Prof. Tom Welton Speaking Tour 2017: Going for Gold – Just the Beginning

In January 2017 SAGE is pleased to sponsor the visit of Professor Tom Welton from Imperial College, London. Professor Welton will be presenting at SAGE member institutions throughout Australia on his experience with Athena SWAN in the UK.

The Imperial College, Department of Chemistry was awarded a Gold Athena SWAN award for good practice in supporting academic women in September 2013.  Chemistry was the first Department at Imperial to receive a Gold award and was one of the first four university departments across the UK to win an Athena SWAN Gold Award.

Tom Welton will discuss the work done in the Chemistry Department at Imperial College on valuing diversity and enabling all of the department’s members to reach their full potential, regardless of who they are. He will ask the audience to be actively involved in the discussion, to bring their own experiences and ideas and to steer the conversation into the areas that are most important to them.

Friday 13 January Melbourne
Monday 16 January Perth
Tuesday 17 January Adelaide
Wednesday 18 January Sydney
Thursday 19 January Brisbane
Friday 20 January Canberra

SAGE Symposium: Showcasing Gender Equity and Innovation

Elizabeth Broderick: "Most progress comes in countless, small, intentional steps rather than one giant leap and that is definitely true for shaping a more gender equal future. It is a path characterised by persistence.”

The first annual SAGE Symposium is fast approaching on 24 June at the Maritime Museum in Sydney. Science and technology experts, business and policy leaders will examine ways to enhance gender equity and create a more diverse and innovative STEMM sector in Australia.

The Symposium will feature prominent leaders in STEMM, gender equity and diversity. Former Sex Discrimination Commissioner and Males Champions of Change Founder Elizabeth Broderick will deliver the keynote address. Our plenary talks also include Ita Buttrose, Pioneer in Australian women’s journalism and 2013 Australian of the Year, and David Ruebain, Chief Executive of the Equality Challenge Unit, United Kingdom.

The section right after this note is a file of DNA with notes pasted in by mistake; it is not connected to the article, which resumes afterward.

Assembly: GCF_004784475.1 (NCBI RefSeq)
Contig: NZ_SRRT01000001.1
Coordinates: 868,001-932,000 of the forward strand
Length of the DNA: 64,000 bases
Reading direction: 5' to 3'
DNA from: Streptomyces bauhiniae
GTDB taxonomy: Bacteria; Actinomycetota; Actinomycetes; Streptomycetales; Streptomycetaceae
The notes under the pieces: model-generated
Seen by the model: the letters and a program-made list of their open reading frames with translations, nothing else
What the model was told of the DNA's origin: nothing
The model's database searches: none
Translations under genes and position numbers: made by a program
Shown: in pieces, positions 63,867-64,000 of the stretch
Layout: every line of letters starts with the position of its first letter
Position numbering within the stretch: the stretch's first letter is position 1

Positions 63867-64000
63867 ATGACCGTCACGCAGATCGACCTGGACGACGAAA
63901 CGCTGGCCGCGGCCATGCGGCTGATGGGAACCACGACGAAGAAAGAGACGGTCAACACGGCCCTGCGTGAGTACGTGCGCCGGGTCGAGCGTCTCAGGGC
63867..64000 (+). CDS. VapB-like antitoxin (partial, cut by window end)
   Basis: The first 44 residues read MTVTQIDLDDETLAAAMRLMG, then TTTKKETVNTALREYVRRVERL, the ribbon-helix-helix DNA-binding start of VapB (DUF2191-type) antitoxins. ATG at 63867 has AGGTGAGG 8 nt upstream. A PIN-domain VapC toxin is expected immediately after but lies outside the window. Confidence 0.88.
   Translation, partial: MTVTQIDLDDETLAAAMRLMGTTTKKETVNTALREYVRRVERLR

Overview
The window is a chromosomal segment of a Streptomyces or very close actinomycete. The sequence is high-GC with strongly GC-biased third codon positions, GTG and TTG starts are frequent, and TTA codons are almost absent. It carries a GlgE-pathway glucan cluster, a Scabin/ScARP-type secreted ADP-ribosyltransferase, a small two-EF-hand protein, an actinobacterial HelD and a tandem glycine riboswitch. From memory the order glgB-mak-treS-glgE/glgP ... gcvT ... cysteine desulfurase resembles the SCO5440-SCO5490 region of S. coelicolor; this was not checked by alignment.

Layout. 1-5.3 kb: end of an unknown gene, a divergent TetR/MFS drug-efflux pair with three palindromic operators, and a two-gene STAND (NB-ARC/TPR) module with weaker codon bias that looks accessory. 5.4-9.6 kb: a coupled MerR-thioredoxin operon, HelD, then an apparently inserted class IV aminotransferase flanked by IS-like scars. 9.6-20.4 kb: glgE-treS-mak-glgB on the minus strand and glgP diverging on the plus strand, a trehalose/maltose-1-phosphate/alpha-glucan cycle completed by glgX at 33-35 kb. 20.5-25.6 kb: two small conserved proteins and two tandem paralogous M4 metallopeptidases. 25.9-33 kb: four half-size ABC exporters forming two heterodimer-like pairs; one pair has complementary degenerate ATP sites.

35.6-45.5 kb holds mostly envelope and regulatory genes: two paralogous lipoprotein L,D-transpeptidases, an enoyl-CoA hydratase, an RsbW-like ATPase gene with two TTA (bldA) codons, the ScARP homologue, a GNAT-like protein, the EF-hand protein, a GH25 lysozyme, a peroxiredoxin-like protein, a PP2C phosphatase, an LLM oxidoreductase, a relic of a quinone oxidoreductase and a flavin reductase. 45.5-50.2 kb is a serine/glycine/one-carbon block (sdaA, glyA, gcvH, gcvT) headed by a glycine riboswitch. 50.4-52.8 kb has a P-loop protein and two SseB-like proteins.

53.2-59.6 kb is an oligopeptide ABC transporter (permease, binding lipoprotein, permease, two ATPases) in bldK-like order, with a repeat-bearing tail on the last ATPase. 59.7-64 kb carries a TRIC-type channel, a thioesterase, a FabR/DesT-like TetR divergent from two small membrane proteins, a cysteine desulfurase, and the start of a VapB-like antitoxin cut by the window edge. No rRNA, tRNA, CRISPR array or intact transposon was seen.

Other esteemed speakers include Australia’s Chief Scientist Dr Alan Finkel, NSW Chief Scientist and Engineer Professor Mary O’Kane, and President of the Australian Academy of Science Professor Andrew Holmes.

Tickets are almost sold out for our Symposium, but limited tickets are still available for our Cocktail Party. This special event provides an exclusive opportunity for guests to socialise with keynote speakers along with Fellows of both Academies, who represent Australia’s greatest scientific minds and innovators. This networking event celebrates women in STEMM and national collaboration to enhance gender equity and diversity.

Register to attend the Cocktail Party below.

Eventbrite - Science in Australia Gender Equity (SAGE) Symposium 2016

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Future of Science – Women

Future of Science – Women

Professor Tanya Monro, Professor Emma Johnston and Professor Nalini Joshi spoke at the “Future Of Science – Women” event at the National Press Club on Wednesday 30 March. The event was co-hosted by the Australian Academy of Science. The panellists argued that the culture and institutional practices within the STEMM sector must be transformed if Australia is to meet the challenges of the innovation agenda.

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Women in Science at the National Press Club

Women in Science at the National Press Club

Professor Nalini Joshi, SAGE Co-Chair, will be part of the Future of Science: Women panel discussion at the National Press Club on 30 March 2016. She is joined by Professor Tanya Monro, University of South Australia Deputy Vice Chancellor (Research & Innovation) who, like Professor Joshi, is also a SAGE Sponsor through their ARC Georgina Sweet Laureate Fellowships; and Professor Emma Johnston, Head of the Applied Marine and Estuarine Ecology Lab at The University of New South Wales.

Long gone are the days when Australian women scientists were forced to resign as soon they were married. But women are still seriously underrepresented in the sciences in Australia, and it gets worse the further up the ranks you look: in some disciplines, women comprise only one-fifth of senior positions.

So what are the barriers to women’s participation and how do they differ from those in other sectors? How do we overcome them in the current political context? And what does it mean for the future of Australian science if we don’t? Read more